Award-winning documentary recreates, animates early 80s Lebanese war

One of the best documentaries and frontrunner for this year’s Best Foreign Language Oscar, as well as Golden Globe winner for Best Foreign Film, Waltz with Bashir splices the filmmaking world of animation and documentary to create an unforgettable film.
A pack of 26 zombie-like dogs rampage through a crowded street. They are outside the apartment of the man who killed them, stalking him and looking for revenge.
Though it sounds more like the intro to a horror film, this is how the documentary starts. It is a nightmare told to Ari Folman, the film’s director, that one of his army buddies consistently suffers from.
Folman was one of many Israeli men who were in Lebanon in the summer of 1982, when the Israeli defense forces pushed through the southern part of the country toward Beirut. Most of them were present when Christian militiamen slaughtered 3,000 civilians in order to avenge the death of Lebanon’s newly elected president, Bashir Germayel, who was assassinated days before.
The two men conclude that there is a connection between the dream and their Israeli Army mission in the first Lebanon War in the early 80s. After finishing the conversation with his friend, Folman is haunted by a weird recollection of naked soldiers walking on the beach in Beirut as the city’s destroyed skyline is illuminated by flares.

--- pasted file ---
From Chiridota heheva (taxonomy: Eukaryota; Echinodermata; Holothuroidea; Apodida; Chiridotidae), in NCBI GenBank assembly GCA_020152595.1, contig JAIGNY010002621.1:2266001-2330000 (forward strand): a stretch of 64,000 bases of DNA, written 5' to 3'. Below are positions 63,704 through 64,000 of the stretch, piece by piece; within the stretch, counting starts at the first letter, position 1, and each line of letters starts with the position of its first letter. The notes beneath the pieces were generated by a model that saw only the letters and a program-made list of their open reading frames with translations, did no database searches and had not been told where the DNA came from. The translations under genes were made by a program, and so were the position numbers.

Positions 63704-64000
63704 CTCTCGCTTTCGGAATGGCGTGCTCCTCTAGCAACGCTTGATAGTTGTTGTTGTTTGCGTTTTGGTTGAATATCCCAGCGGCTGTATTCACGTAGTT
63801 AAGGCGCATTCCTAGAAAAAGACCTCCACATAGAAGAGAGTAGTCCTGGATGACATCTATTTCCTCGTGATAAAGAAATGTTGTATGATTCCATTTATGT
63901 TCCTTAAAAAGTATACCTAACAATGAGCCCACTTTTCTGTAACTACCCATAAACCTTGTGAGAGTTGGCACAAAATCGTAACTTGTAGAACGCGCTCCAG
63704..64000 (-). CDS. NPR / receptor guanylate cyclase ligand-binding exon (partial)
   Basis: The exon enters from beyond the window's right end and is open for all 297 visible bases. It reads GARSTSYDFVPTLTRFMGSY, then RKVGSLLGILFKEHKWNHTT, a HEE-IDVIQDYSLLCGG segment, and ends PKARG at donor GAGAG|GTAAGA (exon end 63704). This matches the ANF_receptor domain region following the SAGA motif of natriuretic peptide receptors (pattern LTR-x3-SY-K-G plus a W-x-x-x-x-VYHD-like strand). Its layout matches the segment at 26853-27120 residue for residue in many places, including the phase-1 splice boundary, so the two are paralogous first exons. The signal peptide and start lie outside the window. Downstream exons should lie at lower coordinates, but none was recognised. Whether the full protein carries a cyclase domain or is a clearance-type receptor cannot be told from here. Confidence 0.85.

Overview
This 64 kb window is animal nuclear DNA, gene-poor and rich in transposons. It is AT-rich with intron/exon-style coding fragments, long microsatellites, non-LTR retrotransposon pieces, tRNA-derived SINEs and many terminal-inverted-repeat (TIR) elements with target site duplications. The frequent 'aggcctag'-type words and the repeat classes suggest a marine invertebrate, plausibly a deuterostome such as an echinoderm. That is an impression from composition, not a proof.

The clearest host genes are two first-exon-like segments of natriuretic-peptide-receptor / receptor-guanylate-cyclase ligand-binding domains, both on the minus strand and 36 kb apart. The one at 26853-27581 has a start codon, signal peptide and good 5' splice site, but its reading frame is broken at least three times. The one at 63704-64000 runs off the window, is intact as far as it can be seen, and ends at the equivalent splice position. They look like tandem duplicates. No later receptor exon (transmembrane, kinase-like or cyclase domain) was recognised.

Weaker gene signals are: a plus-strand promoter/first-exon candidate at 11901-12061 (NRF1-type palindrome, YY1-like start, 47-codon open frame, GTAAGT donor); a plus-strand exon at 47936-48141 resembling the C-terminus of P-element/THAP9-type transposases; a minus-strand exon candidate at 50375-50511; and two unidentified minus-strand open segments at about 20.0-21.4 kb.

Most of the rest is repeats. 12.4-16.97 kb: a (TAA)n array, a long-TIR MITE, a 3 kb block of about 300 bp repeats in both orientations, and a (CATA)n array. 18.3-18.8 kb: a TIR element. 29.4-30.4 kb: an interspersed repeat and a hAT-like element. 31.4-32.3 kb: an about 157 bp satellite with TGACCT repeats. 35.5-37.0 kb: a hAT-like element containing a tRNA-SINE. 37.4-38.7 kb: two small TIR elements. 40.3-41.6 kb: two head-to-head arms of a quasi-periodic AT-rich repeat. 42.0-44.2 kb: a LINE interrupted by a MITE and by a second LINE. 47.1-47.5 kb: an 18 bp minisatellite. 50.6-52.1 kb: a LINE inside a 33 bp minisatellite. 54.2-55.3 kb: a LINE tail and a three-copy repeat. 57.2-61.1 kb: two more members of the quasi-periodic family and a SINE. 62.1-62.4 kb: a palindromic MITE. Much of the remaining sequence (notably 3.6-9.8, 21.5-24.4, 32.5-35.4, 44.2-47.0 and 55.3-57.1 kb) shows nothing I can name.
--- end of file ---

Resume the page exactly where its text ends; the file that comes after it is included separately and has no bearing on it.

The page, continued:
This is the only memory that Folman has of his participation in the war. This sparks an interest in Folman as he decides to interview other soldiers that were with him at the time. As he interviews his army and anyone he knows who was involved with the Lebanon War, certain memories start to resurface in Folman’s mind.
Waltz with Bashir is unlike any documentary that I have seen as it feels like the story is told as a combat picture, such as Saving Private Ryan. Without spending a lot on realistic recreations, Folman recreates the stories told to him by his interviewees through animations that are vivid and surrealistic.
It is more fascinating watching the art that goes into recreating certain events in the Lebanon War, rather than the more common format known as talking-head documentaries that use photos and archival footage to support the documentary.
The animation used in this film is nothing new. This style of animation was used in Richard Linklater’s film Waking Life and A Scanner Darkly and Brett Morgan’s Chicago 10.
In order to create this odd and fascinating documentary, the collaboration of art director David Polinsky and director of photography Yoni Goodman allowed Folman to unravel the memories and bloodshed of the war he participated in.
Waltz with Bashir also brings you to question how well prepared the Israeli soldiers were for the Lebanon War.
For instance, a young group of soldiers storming the beach fire their guns at the first thing they see – a car occupied with a family of three. Another sequence of the film shows the young soldiers shooting off the canons on their tanks wildly despite not knowing why they do so.
The final sequence of the film is deprived of any animation. At the end, rolling graphic footage of the aftermath of the Sabra and Shatila refugee camps’ massacre show the moviegoer the impacting reality of what happened in the Lebanon War.
WALTZ WITH BASHIR: 5 stars out of 5

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